(E)Book Read! John Thorndyke’s Cases
First sentence: “There are, I suppose, few places even on the east coast of England more lonely and remote than the village of Little Sundersley and the country that surrounds it.”
P. 99: “He took up the horn and tapped it with his finger, while the sollicitor and Mr. Felton stared at him in speechless wonder.”
Last sentence: “‘And’, I added, ‘the deep sea would have uttered its message in vain.'”
John Thorndyke is the detective in this collection of short stories (and in other collections and novels as well) written by R. Austin Freeman. The character is described by Wikipedia like this:
Dr John Evelyn Thorndyke is a fictional detective in a long series of novels and short stories by R. Austin Freeman (1862-1943). Thorndyke was described by his author as a ‘medical jurispractitioner’: originally a medical doctor, he turned to the bar and became one of the first – in modern parlance – forensic scientists. His solutions were based on his method of collecting all possible data (including dust and pond weed) and making inferences from them before looking at any of the protagonists and motives in the crimes. (Freeman, it is said, conducted all experiments mentioned in the stories himself.) It is this method which gave rise to one of Freeman’s most ingenious inventions, the inverted detective story, where the criminal act is described first and the interest lies in Thorndyke’s subsequent unravelling of it.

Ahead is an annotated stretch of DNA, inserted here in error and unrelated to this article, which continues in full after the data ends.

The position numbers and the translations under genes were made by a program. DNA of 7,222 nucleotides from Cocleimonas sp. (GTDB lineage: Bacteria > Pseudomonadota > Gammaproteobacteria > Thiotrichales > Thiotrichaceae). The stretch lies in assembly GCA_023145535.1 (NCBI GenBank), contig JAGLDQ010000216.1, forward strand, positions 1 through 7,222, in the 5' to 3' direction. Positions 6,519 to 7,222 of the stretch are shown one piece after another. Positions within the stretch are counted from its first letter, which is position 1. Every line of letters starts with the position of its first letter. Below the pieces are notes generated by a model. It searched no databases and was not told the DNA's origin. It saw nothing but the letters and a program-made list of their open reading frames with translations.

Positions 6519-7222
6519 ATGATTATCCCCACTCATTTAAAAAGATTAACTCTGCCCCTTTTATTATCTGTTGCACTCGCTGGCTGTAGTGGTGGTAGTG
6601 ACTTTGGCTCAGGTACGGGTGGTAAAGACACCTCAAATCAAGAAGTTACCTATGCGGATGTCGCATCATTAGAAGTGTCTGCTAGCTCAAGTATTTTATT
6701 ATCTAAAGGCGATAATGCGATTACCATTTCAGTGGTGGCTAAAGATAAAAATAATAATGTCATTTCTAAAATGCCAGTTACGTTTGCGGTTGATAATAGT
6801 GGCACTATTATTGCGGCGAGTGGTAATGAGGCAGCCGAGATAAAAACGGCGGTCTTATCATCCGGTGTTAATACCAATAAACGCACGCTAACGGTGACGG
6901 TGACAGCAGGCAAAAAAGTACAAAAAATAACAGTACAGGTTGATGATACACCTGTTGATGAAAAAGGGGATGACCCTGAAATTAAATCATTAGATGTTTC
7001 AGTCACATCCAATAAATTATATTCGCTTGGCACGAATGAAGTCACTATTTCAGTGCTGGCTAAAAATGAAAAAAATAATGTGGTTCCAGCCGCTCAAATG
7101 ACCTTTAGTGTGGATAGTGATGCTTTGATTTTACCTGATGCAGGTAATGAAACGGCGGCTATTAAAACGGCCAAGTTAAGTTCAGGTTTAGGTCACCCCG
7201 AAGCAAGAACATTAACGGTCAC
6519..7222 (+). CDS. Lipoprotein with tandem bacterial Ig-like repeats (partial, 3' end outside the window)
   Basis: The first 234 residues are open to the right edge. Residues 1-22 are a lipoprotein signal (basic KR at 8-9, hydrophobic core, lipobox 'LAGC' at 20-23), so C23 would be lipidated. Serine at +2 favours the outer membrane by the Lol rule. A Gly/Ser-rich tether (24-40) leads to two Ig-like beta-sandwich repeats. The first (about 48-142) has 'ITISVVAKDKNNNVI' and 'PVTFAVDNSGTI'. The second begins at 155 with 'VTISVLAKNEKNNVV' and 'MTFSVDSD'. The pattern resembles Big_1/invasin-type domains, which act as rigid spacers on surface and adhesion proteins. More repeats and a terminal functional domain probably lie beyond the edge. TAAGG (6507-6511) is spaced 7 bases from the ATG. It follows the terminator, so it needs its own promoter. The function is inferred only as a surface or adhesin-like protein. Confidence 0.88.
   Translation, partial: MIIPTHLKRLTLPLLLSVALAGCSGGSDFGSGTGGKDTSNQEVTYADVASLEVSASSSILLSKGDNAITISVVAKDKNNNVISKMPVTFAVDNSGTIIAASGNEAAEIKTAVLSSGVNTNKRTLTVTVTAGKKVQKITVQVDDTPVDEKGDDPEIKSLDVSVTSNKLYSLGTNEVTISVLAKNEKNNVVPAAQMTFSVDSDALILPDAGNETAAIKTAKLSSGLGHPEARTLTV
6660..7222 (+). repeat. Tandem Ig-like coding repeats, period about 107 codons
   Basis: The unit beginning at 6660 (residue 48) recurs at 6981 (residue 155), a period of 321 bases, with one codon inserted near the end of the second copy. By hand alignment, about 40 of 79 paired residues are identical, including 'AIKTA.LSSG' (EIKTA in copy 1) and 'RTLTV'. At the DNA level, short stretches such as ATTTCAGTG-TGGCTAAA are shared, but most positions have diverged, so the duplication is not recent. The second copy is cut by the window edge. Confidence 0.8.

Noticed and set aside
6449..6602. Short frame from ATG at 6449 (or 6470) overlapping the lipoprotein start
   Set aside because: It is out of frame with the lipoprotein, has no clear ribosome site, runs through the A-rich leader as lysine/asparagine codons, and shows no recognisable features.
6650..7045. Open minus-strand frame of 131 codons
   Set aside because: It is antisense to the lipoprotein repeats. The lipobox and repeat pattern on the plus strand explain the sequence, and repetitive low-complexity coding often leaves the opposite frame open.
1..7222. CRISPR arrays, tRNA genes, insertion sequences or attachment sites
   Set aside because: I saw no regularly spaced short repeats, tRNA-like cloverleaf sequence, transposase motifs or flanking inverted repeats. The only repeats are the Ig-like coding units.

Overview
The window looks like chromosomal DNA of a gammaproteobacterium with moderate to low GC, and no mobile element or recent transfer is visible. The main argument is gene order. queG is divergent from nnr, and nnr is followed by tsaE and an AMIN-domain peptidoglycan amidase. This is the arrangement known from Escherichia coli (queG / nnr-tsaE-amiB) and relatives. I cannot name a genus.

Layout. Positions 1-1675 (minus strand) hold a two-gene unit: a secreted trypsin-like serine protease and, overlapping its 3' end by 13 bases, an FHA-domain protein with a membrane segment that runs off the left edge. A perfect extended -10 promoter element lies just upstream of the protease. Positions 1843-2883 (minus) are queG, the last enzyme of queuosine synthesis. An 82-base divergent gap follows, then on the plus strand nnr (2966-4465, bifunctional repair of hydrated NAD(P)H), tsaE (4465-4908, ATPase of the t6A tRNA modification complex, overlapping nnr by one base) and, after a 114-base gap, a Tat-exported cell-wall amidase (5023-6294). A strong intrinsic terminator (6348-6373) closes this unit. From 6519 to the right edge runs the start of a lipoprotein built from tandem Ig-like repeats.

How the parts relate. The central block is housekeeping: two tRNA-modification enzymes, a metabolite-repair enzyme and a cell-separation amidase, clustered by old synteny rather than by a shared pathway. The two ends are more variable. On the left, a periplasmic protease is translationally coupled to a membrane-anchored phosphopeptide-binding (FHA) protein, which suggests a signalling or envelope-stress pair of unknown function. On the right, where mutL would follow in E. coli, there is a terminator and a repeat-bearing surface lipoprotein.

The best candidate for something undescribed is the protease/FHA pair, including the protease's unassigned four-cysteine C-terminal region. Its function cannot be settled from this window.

Thorndyke resided at 5A King’s Bench Walk, Inner Temple. He was often assisted by his friend and foil Christopher Jervis, who usually acts as narrator, and always by the resourceful Nathaniel Polton, his crinkly-faced lab technician. Thorndyke tended to have a better relationship with the police (usually in the form of Superintendent Miller) than Sherlock Holmes did, despite proving them wrong on numerous occasions. Thorndyke, although tall, athletic, handsome and clever, never married. Between 1907 and 1942 Thorndyke appeared in around 60 novels and short stories.
After enjoying P.D. James’s Talking about Detective Fiction, I decided to read more older criminal novels and stories, and Freeman’s Thorndyke seemed like a good start.
This collection comprises 8 stories: The Man with the Nailed Shoes, The Stranger’s Latchkey, The Anthropologist at Large, The Blue Sequin, The Moabite Cipher, The Mandarin’s Pearl, The Aluminium Dagger and A Message from the Deep Sea, and I didn’t really like the second one (all the evidence depended, just like in the first one, solely on footprints) and the one about The Mandarin’s Pearl (I thought the story was rather far-fetched). The others, though, I really enjoyed.
I think I am beginning to like John Thorndyke, although of course he is not to be compared yet with Agatha Christie’s Poirot.